Hertz speeds up rentals with airport-style scanners


Biometric screening is spreading to the rental car industry.

Hertz announced on Tuesday that it is partnering with Clear, the maker of biometric checkpoints at many airports, in an effort to reduce the time it takes to collect a rental car. Clear hopes he will drive more travelers to his platform, which has 3 million members in the United States.

It’s the last place consumers will find biometric technology, which has migrated over the past 50 years from secure government facilities and banks to airports, stadiums and even smartphones that unlock with the touch of a fingerprint. . Hertz is the first car rental company to use this technology.

Improvements in cameras and other technologies have made it cheaper to install scanners that can read fingerprints, faces and irises. More than 100 airports around the world use biometric readers from Clear, Vision-Box and other companies to scan passengers. Walt Disney World verifies the identity of visitors by scanning fingerprints.

And progress will likely continue to come. Microsoft is working with Australia’s National Bank on cardless ATMs that would allow people to withdraw money using a face scanner and a personal identification number. The universities of London and Copenhagen have grocery stores on campus that allow students to pay with their finger. Some laptops can now be unlocked with a fingerprint scan.

Hertz with Clear launched its biometric scans this week at Hartsfield-Jackson Atlanta International Airport. It will be deployed at 40 other Hertz sites in the United States next year, including New York’s John F. Kennedy Airport, San Francisco International Airport, and Los Angeles International Airport.

Members of the Hertz Gold Plus Rewards loyalty program with access to Clear will be able to bypass the counter, collect their car and proceed to the exit door. There, Clear pods equipped with cameras and touch screens can read their face or fingerprints. If they match Hertz’s reservation data, the door will open. Hertz will have at least one dedicated Clear member channel at each location.

Hertz President and CEO Kathy Marinello expects Clear to save a minute and a half on what is now a two-minute checkout process.

“In the world of travel, I think time is of the essence,” she said.

The service is free for members of the Gold Plus Rewards program, which is also free. Travelers can sign up for Clear at any Hertz branch. To upgrade to airport service, which promises to move Clear members through security lines faster, travelers must pay a monthly fee of $ 15.

Clear says this is the first time he will identify members based on their face rather than their iris or fingerprints. Clear CEO Caryn Seidman-Becker said the cameras can take measurements and identify tiny differences in facial features.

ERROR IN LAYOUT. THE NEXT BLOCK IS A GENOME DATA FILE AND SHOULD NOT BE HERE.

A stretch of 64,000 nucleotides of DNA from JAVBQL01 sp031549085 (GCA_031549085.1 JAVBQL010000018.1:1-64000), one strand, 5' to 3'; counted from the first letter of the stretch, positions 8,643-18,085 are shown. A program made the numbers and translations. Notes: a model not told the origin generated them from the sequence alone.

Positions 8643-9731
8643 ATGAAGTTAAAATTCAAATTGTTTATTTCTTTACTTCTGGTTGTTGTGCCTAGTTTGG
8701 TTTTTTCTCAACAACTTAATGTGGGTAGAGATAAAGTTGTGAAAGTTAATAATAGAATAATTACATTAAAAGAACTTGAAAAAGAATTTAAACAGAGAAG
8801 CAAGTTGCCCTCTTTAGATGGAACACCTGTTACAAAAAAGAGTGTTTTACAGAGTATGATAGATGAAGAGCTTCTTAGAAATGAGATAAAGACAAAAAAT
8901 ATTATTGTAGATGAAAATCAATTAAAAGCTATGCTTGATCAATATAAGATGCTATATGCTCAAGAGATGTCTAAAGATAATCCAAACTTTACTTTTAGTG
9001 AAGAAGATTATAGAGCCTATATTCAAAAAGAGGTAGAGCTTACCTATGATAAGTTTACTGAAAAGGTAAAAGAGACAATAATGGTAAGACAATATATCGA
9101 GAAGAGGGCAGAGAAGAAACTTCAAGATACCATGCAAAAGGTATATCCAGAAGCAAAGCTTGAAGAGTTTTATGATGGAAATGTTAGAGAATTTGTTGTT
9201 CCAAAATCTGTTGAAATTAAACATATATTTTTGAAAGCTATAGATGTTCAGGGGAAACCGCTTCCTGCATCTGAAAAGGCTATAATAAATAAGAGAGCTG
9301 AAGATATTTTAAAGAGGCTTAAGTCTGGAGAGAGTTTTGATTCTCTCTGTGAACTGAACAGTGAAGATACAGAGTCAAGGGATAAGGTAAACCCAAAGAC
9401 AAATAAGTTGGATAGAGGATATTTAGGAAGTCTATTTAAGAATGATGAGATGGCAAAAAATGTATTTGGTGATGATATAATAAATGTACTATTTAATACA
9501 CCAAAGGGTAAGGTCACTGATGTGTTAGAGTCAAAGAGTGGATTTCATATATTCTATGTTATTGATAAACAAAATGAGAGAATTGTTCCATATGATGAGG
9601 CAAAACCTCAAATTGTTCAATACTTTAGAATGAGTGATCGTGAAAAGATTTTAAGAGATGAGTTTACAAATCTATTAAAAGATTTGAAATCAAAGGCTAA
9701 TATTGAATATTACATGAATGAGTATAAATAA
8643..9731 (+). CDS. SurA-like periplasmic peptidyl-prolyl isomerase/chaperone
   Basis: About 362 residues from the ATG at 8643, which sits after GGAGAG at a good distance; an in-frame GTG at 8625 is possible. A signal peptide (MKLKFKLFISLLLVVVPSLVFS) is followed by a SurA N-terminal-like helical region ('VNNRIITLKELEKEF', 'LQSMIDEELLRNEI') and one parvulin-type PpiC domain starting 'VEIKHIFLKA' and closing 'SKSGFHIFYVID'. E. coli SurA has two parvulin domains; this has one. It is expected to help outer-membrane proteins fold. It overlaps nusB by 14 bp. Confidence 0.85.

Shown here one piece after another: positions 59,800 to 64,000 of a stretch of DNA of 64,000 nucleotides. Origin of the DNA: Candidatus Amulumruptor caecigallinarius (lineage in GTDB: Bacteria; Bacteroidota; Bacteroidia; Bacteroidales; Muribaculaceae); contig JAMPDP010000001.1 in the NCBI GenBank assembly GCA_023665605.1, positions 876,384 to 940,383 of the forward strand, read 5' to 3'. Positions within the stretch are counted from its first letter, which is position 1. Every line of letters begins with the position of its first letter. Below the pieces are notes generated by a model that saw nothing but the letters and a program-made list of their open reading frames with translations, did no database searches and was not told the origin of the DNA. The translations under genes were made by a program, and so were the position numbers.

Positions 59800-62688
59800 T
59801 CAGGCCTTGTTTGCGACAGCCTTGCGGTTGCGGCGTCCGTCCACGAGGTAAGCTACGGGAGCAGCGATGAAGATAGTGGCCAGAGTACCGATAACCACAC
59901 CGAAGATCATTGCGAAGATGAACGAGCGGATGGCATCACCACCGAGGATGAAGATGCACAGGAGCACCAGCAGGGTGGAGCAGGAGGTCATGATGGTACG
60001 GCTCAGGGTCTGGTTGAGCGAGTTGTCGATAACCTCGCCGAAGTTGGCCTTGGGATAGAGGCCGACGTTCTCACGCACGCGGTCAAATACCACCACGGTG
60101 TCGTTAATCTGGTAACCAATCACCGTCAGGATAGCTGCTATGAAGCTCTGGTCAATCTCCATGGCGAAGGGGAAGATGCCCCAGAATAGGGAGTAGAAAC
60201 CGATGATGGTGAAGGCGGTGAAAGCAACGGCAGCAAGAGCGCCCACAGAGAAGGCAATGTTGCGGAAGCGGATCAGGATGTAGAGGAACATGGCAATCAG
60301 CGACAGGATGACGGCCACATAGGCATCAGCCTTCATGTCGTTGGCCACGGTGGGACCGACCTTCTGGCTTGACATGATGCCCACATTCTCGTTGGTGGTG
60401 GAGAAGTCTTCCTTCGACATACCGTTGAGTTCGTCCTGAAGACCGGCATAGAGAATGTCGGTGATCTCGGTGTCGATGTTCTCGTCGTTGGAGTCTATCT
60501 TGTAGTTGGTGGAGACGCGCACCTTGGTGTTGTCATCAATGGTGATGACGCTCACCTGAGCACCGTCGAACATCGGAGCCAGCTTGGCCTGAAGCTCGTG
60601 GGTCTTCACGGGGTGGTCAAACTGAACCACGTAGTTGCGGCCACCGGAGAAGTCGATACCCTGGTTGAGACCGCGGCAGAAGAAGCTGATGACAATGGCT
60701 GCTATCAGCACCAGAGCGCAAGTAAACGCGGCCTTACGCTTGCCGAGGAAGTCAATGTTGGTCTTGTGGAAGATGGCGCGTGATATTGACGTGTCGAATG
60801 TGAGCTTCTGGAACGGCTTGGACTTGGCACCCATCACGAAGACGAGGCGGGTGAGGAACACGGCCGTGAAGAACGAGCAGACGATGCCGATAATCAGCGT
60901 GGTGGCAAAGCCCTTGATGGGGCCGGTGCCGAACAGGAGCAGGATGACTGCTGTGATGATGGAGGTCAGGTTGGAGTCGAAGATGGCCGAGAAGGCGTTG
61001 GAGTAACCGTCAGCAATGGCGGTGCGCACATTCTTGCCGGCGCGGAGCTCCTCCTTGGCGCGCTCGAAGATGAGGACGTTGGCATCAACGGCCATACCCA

Amil Jain, a professor at Michigan State University who studies biometrics, says facial screens work by comparing an original photo to a new one. This could be difficult in a rental car lane, where the lighting can differ significantly and drivers can wear makeup or winter scarves that change their characteristics.

“If you don’t do the biometrics correctly, you will further discourage the customer,” he said. But a well-performed biometric scan could be more robust and secure than asking an employee to see if a driver’s face matches their license, he said.

Jain doesn’t think clients need to be particularly worried about facial scans. He points out that millions of people have already shared photos of their faces on Facebook and other platforms.

But Justin Brookman, director of consumer privacy and technology for Consumer Reports, said consumers should think twice before sharing personal identifiers.

“Once your biometrics are leaked or compromised, there is nothing you can do about it,” he said. “The more people who potentially have it, the more things are likely to go wrong.”

Seidman-Becker said Clear will not sell or share the data it collects. She noted that the company has been certified by the US Department of Homeland Security.

But Jeramie Scott, national security attorney for the Electronic Privacy Information Center, said sharing biometric data is always risky because there are no federal laws governing the collection, use and disclosure. retention of biometric data.

“An individual can sign up for one use only to find that along the way their data is being used in another way,” he said.

Marinello said Clear approached Hertz about the partnership and Hertz agreed to pay for the installation of the Clear modules. Marinello wouldn’t say how much Hertz is investing, but said the company expects to recoup that through an increase in the number of customers and return visits.

Hertz was eager to embrace new technology and partner with other companies in a bid to prove that there is still a future in rental cars despite pressure from ride-sharing companies and self-driving cars. It is, for example, a Volvo partner in an autonomous driving incubator in Israel.

Clear also tried to grow its membership through partnerships after Seidman-Becker bought it out of bankruptcy in 2010. Delta Air Lines bought a 5% stake in the company in 2016 and is offering fares. Clear membership at a reduced price for frequent travelers.


Comments are closed.